Appeals Court Stays Tribal Lifeline Changes


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UPDATE A D.C. federal appeals court blocked the FCC from making changes to its Lifeline broadband subsidy program that would have effectively eliminated benefits for many Native Americans living on Tribal lands while an appeal remains pending.

The FCC voted 3-2 last November to tighten qualifications for a $25 a month subsidy of telephone and internet service, to eliminate waste, fraud and abuse. The changes would have limited the type of qualified carriers serving tribal areas to “facilities-based” providers that maintain their own networks; it would have effectively cut out resellers. The FCC also wanted to direct funds to where they are most needed, like “last-mile” facilities. Tribal residents would still be eligible to apply for a $9.25 a month subsidy, the agency said at the time.

The Crow Creek Sioux Tribe, Oceti Sakowin Tribal Utility Authority, Assist Wireless, LLC, Boomerang Wireless, LLC, Easy Telephone Services Company and the National Lifeline Association sued the FCC. They told the court most of the eligible residents on Tribal lands choose resellers as their telecom provider, because those companies charge less than carriers that maintain their own networks, Inside Towers reported.  

The three-judge panel wrote the petitioners, “have demonstrated a likelihood of success on the merits of their arguments that the facilities-based and rural areas limitations contained in the Order are arbitrary and capricious.” Petitioners told the court the agency failed to account for a lack of alternative carriers for tribal customers. The judges agreed, writing Friday: “petitioners credibly assert that providers have generally declined to offer Lifeline service in many tribal regions in the nearly two decades since the implementation of the Tribal Lifeline program, and furthermore that the Order’s new eligibility requirements do not attract providers to expand into those previously-ignored regions.”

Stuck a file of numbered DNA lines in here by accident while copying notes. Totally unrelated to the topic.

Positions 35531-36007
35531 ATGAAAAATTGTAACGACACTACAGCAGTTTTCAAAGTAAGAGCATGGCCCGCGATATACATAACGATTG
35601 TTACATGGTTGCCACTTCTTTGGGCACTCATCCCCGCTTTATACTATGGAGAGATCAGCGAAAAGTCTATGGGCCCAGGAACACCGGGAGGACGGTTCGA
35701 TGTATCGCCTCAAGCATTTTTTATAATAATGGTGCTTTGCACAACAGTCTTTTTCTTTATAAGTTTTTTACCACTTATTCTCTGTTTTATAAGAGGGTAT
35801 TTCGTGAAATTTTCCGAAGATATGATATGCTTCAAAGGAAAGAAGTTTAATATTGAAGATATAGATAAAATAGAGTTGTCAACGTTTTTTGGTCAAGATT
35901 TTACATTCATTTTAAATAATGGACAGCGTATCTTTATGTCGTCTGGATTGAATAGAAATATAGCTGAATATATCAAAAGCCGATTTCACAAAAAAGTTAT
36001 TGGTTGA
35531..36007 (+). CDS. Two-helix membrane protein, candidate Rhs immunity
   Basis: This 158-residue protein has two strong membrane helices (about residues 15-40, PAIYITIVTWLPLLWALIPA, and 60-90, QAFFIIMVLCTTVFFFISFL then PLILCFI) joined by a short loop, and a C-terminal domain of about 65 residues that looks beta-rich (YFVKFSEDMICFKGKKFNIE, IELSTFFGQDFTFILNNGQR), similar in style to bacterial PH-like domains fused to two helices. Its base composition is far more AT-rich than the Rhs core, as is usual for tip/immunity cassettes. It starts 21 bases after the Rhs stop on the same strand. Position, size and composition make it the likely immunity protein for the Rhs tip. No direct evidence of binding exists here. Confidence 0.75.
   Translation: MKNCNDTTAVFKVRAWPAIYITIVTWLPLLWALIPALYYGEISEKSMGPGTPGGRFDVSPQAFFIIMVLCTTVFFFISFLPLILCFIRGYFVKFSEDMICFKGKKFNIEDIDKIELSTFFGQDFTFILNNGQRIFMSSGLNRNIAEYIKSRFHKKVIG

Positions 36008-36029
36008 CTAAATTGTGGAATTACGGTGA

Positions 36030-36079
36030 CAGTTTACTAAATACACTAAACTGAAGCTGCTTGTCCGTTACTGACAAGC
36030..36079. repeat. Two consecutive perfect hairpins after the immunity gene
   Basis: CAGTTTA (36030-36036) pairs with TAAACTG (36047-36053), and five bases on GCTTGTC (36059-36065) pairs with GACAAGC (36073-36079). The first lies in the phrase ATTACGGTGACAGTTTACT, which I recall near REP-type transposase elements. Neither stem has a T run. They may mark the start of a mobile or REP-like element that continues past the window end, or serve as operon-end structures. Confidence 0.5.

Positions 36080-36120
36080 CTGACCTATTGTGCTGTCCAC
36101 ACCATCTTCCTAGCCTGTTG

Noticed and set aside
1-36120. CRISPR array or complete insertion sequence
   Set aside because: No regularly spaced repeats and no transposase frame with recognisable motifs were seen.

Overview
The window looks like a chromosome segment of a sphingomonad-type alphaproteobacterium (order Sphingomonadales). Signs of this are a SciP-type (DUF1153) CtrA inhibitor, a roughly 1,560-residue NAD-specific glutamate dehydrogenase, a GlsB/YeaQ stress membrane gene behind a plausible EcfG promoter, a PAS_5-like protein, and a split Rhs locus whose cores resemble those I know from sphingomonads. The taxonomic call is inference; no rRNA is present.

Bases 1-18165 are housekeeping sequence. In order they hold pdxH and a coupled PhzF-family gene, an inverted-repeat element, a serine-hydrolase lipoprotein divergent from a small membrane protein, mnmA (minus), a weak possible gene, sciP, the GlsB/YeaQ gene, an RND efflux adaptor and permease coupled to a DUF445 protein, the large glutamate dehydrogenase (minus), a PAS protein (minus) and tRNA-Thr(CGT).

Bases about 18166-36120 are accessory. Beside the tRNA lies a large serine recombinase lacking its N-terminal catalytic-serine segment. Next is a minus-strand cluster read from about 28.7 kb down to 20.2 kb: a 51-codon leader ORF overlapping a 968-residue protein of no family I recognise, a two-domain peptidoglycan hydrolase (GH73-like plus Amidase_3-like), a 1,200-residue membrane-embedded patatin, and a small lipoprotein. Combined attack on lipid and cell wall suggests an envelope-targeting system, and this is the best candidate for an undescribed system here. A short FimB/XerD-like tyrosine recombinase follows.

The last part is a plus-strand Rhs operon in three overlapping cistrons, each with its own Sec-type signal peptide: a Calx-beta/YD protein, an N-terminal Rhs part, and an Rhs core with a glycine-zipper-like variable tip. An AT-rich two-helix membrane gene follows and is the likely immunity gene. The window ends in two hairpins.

“Residents of Tribal lands, like many low-income consumers, rely on Lifeline service from wireless resellers, who are the primary, and sometimes only, providers of Lifeline service,” stated Gene DeJordy, attorney for the Crow Creek Sioux Tribe. He called the decision a victory.

An FCC spokesperson told The Hill, the agency disagreed with the decision, saying in a statement the ruling means: “American taxpayers will be required to continue to pay for $34.25 a month in subsidies for Lifeline consumers in Tulsa, Oklahoma while those in rural Appalachia and Detroit only receive $9.25 a month. This makes no sense, and we will continue to fight to eliminate the waste, fraud, and abuse that has too long plagued this vital program.”     

August 14, 2018     

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